Onion finds love in “Hiving the Bees”, as the preparations to attack Harper’s Ferry experience many significant complications.
This recap of The Good Lord Bird episode 5, “Hiving the Bees”, contains spoilers. You can check out our thoughts on the previous episode by clicking these words.
Daveed Diggs is simply excellent as Frederick Douglass. This was evident anyway given his performance in earlier episodes, but when he appears here in the cold open of “Hiving the Bees” sitting before the newly-invented camera, explaining at length how he is enamored with the device and it, in turn, is enamored by him, it’s such a wonderfully note-perfect monologue that you can’t help but laugh, even as he explains how he refuses even to smile to dispel the stereotype of the “happy” Negro. Black faces scroll by, ones we’ve seen before, captured and laid bare for all to see. It is, as ever, a wonderful opening.
Onion is looking at a photograph of Douglass as he and John Cook arrive at Harper’s Ferry to start “hiving the bees”. This is a plan complicated by Cook’s weakness for women and ill-judged self-confidence. Only a moment after arrival he has given Onion’s seat on their wagon to a lady and sent him in search of some “coloreds” to congregate with. It’s a recruitment drive, essentially, but he’s far too flippant with his talk of John Brown’s survival and a pending “something big” that’ll require rounding up all the enslaved people around a common cause. As ever, Onion is apart from other Black folks, unaware of the dangers that his talk of rebellion presents to these people. The only skill he has to barter with is his literacy, which he uses to convince Coachman Jim of Brown’s intentions, if not the viability of his plan or the state of his mental health.
But since Cook is useless, Onion is left to meet with “the railman” alone, and the railman is equally skeptical of Brown’s plan and the ability of the local enslaved people to fight for their freedom even if they’re armed. When he hears Brown’s army was 16-strong at the last count, he laughs aloud: “That ain’t hardly enough for dice.” The message he has for Brown is that Baltimore and D.C. have plenty of soldiers ready and willing, and to pass word through a numbers game that’ll require a $500 investment. Onion hands the money over: “There’s the old man’s answer.”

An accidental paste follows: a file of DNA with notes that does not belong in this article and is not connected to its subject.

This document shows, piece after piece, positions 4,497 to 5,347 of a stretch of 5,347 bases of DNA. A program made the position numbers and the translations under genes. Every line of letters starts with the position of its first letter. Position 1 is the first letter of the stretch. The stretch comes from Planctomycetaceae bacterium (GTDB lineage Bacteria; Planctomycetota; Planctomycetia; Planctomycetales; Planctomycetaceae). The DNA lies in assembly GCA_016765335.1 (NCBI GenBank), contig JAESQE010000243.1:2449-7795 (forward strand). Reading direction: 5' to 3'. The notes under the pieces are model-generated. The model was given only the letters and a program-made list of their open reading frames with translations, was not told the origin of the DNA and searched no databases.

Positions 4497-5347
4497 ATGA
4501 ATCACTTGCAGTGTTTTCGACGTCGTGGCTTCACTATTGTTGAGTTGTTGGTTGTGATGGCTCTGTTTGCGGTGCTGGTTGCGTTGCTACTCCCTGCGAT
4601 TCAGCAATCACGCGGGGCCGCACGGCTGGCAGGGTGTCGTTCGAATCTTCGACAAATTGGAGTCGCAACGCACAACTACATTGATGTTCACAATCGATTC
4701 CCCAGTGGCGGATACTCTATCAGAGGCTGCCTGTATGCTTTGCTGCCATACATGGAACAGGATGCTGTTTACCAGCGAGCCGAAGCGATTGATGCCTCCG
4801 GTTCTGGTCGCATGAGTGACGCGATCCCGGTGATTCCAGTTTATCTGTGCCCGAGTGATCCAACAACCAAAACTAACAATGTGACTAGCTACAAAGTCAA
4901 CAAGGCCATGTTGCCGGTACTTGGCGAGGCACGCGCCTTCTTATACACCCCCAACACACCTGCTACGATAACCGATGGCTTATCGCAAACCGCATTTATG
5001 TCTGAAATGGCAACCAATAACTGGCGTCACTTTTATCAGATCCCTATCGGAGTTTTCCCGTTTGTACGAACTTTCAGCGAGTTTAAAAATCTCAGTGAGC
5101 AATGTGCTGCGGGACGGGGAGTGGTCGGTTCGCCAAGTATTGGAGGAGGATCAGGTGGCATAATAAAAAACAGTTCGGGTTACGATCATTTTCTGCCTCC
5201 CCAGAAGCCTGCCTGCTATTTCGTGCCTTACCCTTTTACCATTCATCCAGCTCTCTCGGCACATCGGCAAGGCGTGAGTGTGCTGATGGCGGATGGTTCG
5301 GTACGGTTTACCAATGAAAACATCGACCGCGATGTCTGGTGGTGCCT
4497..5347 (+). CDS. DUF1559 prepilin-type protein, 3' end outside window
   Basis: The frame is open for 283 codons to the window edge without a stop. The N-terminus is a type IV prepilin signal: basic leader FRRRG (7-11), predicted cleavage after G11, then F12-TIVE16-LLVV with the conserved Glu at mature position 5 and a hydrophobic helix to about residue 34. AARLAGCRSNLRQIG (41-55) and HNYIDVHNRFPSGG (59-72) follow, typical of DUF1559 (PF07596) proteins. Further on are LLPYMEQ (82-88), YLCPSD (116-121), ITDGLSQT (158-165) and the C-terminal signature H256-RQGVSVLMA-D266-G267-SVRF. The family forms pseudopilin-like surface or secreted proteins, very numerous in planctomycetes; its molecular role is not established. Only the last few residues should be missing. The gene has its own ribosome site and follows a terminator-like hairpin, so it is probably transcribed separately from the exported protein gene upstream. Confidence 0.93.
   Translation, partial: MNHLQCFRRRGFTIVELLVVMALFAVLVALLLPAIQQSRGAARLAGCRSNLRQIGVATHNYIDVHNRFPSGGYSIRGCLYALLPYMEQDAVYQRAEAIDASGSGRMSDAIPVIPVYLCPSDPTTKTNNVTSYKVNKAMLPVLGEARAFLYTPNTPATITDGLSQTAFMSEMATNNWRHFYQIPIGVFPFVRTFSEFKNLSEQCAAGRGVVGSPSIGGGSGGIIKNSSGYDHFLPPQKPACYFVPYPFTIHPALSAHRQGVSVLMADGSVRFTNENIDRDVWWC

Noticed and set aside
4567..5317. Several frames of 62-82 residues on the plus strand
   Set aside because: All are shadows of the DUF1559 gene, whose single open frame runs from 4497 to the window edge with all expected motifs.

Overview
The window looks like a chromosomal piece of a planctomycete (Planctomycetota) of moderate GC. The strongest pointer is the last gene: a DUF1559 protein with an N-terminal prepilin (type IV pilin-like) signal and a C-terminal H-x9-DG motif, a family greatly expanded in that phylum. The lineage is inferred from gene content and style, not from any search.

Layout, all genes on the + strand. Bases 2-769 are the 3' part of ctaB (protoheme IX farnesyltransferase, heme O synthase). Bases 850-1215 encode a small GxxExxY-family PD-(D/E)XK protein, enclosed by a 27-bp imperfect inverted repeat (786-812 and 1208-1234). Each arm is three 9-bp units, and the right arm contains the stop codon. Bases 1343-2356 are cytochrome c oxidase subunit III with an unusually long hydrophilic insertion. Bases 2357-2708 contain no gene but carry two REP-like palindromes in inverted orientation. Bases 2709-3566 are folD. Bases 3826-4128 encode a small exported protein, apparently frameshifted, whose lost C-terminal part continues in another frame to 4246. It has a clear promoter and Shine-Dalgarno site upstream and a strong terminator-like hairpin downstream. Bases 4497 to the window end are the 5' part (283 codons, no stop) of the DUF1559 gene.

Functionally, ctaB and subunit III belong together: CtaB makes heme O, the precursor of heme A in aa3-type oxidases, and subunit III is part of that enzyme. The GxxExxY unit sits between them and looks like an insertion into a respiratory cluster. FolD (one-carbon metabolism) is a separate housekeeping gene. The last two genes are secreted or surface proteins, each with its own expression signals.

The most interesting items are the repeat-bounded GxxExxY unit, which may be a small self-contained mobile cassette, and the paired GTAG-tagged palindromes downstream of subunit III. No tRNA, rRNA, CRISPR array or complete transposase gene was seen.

Before long, Brown himself and his “army” arrive, with an unexpected member: Brown’s daughter, Annie (Hawke’s real-life daughter, Maya), who immediately catches Onion’s attention. The men settle into the lodgings — “Too far from the ferry, to close to the road, but they’ll suffice,” according to Brown — while Onion recommences his schooling under Annie. He’s immediately smitten and afforded uncomfortable access to the women’s ablutions given his persistent misgendering. (A funny gag in “Hiving the Bees” is that basically everyone Onion encounters outside of Brown’s army immediately recognizes him as a boy in a dress.)
Quickly, the nosy neighbors become a problem, especially because of Cook’s philandering. But Annie’s charms aren’t exclusive to Onion, who, by the way, comes to realize in her company that one’s outward appearance, despite being the thing most judged, matters very little in the grand scheme of things. They sing together and Annie shares her dream of opening a school to teach poor kids, black and white, to read and write. Their sudden closeness is enough to worry Bob, who takes Onion aside to warn him of getting too friendly with the captain’s daughter, especially with his mustache starting to come in.
But that’s the least of everyone’s problems, especially with Cook continuing to run his mouth at the tavern in the evenings, loud enough for the neighbor’s husband to overhear, and with Brown’s plan reaching increasingly unbelievable proportions. Onion is present for the final meeting between Brown and Douglass, which amounts, essentially, to Brown begging for a skeptical Douglass’s involvement. Convinced of the plan’s inevitable failure, Douglass can’t commit to it, which shakes Brown visibly. But, tellingly, Douglass’s compatriot leaves with Brown, convinced that now’s his time to make a stand. History proves Douglass right, but “Hiving the Bees” portrays his reticence as soft, an overly pampered man too used to silk jackets and other luxuries, “a speechifying parlor man,” as Onion calls him.
With the news that the neighbor has informed the Sheriff that the lodging’s occupants are abolitionists harboring runaways, Brown moves the assault on Harper’s Ferry forwards to the very next night, and tasks Onion with informing the railman, who isn’t thrilled about the development. He gives Onion a password that he’ll need to hear in order to let the slaves off the train to fight. But when Onion returns to the lodgings, there’s so much commotion he doesn’t get a chance to speak to Brown; instead, he’s sent with the women back to the homestead. The disastrous outcome of Brown’s audacious assault is becoming clearer all the time. But it gives Onion a great moment to close the episode, as he remembers that he needs to share the password. Ripping his shirt open, he reveals himself as a man to Annie, confesses that he loves her, and claims he’ll never see her again as he runs back the way they came.
Thanks for reading our recap of The Good Lord Bird episode 5, “Hiving the Bees”. For more recaps, reviews, and original features covering the world of entertainment, why not follow us on Twitter and like our Facebook page?